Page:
Bringing a Group to SB'24? Explore Our Special Rates for 3 or More!

Waste Not
7 Reasons Why Recycling Is Not a Waste:
A Response to 'The Reign of Recycling'

Recycling in the United States is an economically unsustainable trend — or at least that’s what New York Times writer John Tierney recently argued in his opinion piece, “The Reign of Recycling," published in the October 4th Sunday Review.

Recycling in the United States is an economically unsustainable trend — or at least that’s what New York Times writer John Tierney recently argued in his opinion piece, “The Reign of Recycling," published in the October 4th Sunday Review. Tierney’s arguments focus almost entirely on the inefficiency and economic viability of recycling, suggesting that CPG companies and major brands, municipalities, and even consumers should stop worrying about recycling, and that linear disposal methods are successful enough for the sake of cost-effectiveness and profitability. I believe that this is a dangerous conclusion to make in the 21st century, a time where the need for long-term sustainability strategies and circular waste solutions are more apparent than ever.

We know full well the function economics play in recycling. If the value of a potentially recyclable commodity is higher than collection, logistic and processing costs, there is an economic incentive to recycle. But what about obviously less recyclable materials, such as multilayered films or plastic sachet packaging — materials that are, universally, considered non-recyclable? To go along with Tierney’s argument, landfilling and incineration are the only economically viable alternatives.

There are a variety of environmental subjects that Tierney does not approach: the trillions of pieces of plastic floating on top and piling up on the bottom of our oceans; the difficulty of accurately identifying the health risks posed by waste incineration; the destructive linear model of consumption and production that resigns raw materials to single-use lives (burying waste and other materials in a landfill or burning in an incinerator). These (among many, many others) are all relevant topics that must be considered to accurately determine the environmental effects of our currently wasteful society.

Tierney also brings up the price comparison between recycled plastics and the plunging price of virgin plastic, thanks in no small part to the recent dip in oil prices. He fails to mention, however, the incredible volatility of global crude oil prices. In fact, a rebound is already predicted to occur over the course of the next five years. Recycled plastics can be a great way for manufacturers to avoid these volatile costs, do something environmentally beneficial, and strengthen supply chain security.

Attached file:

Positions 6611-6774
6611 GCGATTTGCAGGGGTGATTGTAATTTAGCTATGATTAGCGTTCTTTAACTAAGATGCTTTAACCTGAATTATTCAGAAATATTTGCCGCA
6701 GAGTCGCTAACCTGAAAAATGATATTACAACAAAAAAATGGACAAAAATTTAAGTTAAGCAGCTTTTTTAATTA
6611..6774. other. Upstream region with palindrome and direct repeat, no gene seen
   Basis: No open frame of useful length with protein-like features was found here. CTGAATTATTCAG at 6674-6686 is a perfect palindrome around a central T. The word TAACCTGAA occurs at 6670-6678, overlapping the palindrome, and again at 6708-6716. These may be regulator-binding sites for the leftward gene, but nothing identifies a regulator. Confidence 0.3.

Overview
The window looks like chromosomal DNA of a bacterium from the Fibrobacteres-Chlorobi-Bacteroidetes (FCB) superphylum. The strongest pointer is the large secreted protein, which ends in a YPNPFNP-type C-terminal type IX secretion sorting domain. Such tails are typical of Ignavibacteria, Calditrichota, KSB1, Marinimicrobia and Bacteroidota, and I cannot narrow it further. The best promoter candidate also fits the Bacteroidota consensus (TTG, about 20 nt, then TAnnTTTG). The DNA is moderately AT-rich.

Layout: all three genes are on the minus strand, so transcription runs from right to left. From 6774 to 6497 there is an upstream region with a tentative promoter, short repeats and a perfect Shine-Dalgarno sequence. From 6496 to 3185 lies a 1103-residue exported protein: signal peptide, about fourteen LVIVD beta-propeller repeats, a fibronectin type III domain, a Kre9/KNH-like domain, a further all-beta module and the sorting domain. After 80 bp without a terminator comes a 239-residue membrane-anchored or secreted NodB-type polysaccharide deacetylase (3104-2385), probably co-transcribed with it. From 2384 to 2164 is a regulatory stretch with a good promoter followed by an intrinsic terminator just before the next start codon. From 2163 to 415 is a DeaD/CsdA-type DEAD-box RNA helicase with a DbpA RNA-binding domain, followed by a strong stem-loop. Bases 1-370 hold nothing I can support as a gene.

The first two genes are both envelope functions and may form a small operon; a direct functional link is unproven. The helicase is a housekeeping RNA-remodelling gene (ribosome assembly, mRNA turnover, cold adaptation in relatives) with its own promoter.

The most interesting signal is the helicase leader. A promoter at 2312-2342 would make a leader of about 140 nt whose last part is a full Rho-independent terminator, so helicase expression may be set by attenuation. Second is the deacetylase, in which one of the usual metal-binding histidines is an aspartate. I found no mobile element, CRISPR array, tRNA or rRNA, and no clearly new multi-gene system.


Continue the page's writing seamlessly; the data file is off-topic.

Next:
Recycled material in general can be a great way to build supply chain security overall. My company, for example, works with dozens of manufacturers to facilitate the collection and recycling of their pre- and post-consumer product and packaging waste. In a variety of these partnerships, after aggregating the collected waste we send it back to the manufacturer, where the recycled material is reintegrated into existing supply chains. It reduces waste and costs, and gives the company a competitive edge in the market.

As the need for sustainability strategies rises, even government institutions are increasingly demanding more recycled content in products, more recyclable packaging, and more substantial overall sustainability practices. Packaging taxes and extended producer responsibility (EPR) legislation is already active in many parts of the world, making manufacturers responsible for the collection and recycling (or reuse) of their pre- and post-consumer packaging waste.

The European Der Grüne Punkt (The Green Dot) network is possibly the most notable EPR system in the world, essentially taxing product manufacturers based on their waste-diversion strategies. The Green Dot’s licensing fees act as an incentive to increase sustainability practices, encouraging product manufacturers to collect and recycle their pre- and post-consumer waste (lowering their respective fees as a result). These strategies can help create a better ecological balance between production and consumption.

We can’t forget about consumers in this conversation either, as they are increasingly prone to making purchasing decisions based on product — and packaging — sustainability. Conscious consumers are reading labels and packaging for recyclability and sustainability claims, buying from socially responsible CPG companies, and are even inclined to pay premiums for eco-friendly or socially responsible products. Does this mean that consumers are falling into a "green marketing" trap, or — gasp! — that they actually care about the planet? Consumers will reward those manufacturers that make environmental stewardship, recyclability, and sustainability a part of their business models.

We have to take a step back and evaluate the economic and environmental costs to potential alternatives to recycling. Calling on short-term efficiencies and a lack of profitability will do nothing but undermine future efforts to strengthen our recycling infrastructure and to sustainably develop for future generations. Being complacent with our disposable society is not how we will accomplish this.

I couldn’t help but note the irony of the Times running an opinion piece decrying recycling because of a lack of obvious profitably on the very same day that yet another US State — South Carolina — was experiencing historic flooding and being called to a State of Emergency. The tragic events in South Carolina are leading to loss of life and billions of dollars of damage to public and private property. Unfortunately, Mr. Tierney and his editors at the New York Times failed to include these costs in their myopic calculations.